The individuals that make up the team at The Nightingale Centre have extensive experience in supporting children, youth, and their families through grief, death and dying. Coming from diverse backgrounds in psychology, organizational governance, thanatology and more, each member of The Nightingale Team shares a passion for supporting our community through significant and devastating loss
Dr. Laura Brown
Dr. Laura Brown is a registered Clinical Psychologist whose life work has primarily been to help pre-teen, teenage, and young adult individuals and their families struggling with a variety of mental health challenges. For the past 15 years in her private practice work with Insight Psychology on Norfolk in Guelph, Ontario, she has provided therapy for a variety of learning, emotional, and mental health issues, as well as learning to cope with the challenges of living. However, her early training at Holland Bloorview Kids Rehabilitation Hospital, Hospital for Sick Children, and University Health Network Psychosocial Oncology Program has also provided her with the unique ability to work with young people coping with physical, life-threatening, or chronic illness and/or pain, as well as children, adolescents, and their families coping with grief and bereavement.
For 7 years, Laura volunteered with Hospice Wellington providing grief support to families coping with the bereavement associated with the loss of beloved member of their lives. It was through her work with Hospice that she recognized the need for a dedicated non-profit centre to serve the grief and bereavement needs of children and youth in Guelph and Wellington County.
Laura grew up in Guelph, loves her roles as mother, stepmother, and aunt within a tribe of young people. In her spare time she enjoys spending time with friends, walking her two dogs, gardening, being physically active, and hanging out with her large and diverse family.
Dr. Adelle Pratt
Adelle is interested in the learning, development, and social-emotional growth of children and teens. At Insight, her practice is divided about equally into assessment and treatment. She works with children and teens with many different concerns, such as anxiety, depression, life transition stress, obsessive-compulsive disorder, and family relationship issues. Cognitive behavioural therapy, solution-focused therapy, relational therapy, insight-oriented therapy, and other approaches are often used.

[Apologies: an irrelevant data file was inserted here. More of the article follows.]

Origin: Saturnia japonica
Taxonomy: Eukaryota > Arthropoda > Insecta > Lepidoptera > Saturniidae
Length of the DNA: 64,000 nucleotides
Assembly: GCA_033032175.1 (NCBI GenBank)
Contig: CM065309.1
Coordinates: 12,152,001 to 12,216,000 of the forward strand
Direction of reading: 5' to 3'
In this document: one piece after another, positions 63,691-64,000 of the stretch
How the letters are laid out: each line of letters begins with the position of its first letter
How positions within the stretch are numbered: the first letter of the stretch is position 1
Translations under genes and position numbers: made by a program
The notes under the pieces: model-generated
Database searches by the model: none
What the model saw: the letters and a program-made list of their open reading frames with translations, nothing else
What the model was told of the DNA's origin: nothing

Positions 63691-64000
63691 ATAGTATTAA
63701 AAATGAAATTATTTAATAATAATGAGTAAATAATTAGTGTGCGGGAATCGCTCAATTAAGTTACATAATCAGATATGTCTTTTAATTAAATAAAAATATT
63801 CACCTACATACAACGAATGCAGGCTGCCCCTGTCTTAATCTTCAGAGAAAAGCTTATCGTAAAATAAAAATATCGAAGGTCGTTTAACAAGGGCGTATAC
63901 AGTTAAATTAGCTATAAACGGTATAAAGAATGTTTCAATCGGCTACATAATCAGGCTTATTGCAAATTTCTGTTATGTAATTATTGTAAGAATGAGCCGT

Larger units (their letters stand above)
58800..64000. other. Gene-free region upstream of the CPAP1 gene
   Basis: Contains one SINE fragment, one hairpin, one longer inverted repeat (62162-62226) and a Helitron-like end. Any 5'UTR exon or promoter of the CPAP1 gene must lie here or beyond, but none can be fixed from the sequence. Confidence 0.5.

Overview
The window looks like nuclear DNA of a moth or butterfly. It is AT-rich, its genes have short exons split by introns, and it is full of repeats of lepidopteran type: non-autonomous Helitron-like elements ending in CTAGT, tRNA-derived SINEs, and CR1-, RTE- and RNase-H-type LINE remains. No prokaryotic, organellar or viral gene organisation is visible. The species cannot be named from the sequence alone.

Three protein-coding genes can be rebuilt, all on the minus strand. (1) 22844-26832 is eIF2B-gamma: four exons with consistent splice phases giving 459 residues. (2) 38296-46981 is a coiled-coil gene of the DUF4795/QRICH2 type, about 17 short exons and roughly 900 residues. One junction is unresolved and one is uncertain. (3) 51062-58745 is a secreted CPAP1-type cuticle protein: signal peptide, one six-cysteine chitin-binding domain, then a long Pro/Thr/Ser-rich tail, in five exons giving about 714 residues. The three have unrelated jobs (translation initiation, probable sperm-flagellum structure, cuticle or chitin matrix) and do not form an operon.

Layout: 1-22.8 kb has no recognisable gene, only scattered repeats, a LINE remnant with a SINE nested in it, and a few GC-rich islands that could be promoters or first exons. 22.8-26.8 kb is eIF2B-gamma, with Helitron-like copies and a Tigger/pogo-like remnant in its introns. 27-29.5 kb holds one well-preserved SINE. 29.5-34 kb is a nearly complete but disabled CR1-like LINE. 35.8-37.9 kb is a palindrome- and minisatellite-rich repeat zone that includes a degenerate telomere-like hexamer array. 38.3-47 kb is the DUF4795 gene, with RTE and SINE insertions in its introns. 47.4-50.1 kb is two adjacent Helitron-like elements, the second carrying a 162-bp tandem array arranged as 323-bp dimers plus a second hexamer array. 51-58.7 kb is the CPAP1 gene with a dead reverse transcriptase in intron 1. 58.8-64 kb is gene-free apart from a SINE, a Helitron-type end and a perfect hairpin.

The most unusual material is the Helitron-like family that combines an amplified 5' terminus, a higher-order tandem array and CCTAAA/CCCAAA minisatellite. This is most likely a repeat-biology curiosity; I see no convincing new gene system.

Adelle feels lucky to be able to work with many dedicated families in the Guelph-Wellington community and be a part of their often difficult journey. She is a mother to two school-aged children. To recharge her own batteries, she enjoys running, gardening, chasing after her two ve
Bill has volunteered on several not-for-profit and charity boards as a board member, committee chair and board chair. With the Ontario government, he held positions in six different ministries, culminating as Deputy-Minister of Tourism, Culture and Sport.
Bill holds a Bachelor and Master of Science from the University of Guelph and an MBA specializing in organizational development from Laurier University. He is an avid cyclist and downhill skier.
In 2007, Madison suffered the personal tragic loss of her younger brother, Nicholas Lambden. As a bereaved adolescent, Madison quickly realized the lack of both peer and professional support that was available to her. Throughout her grief journey, she has found healing in providing peer support to others and assisting in the development of her brother’s foundation, which serves to support less fortunate youth in the community through sports, education, and the arts. Madison’s personal experience coping with a significant loss at such a vulnerable age has fuelled her desire to give back to the grieving and bereaved individuals of the Guelph community through The Nightingale Centre.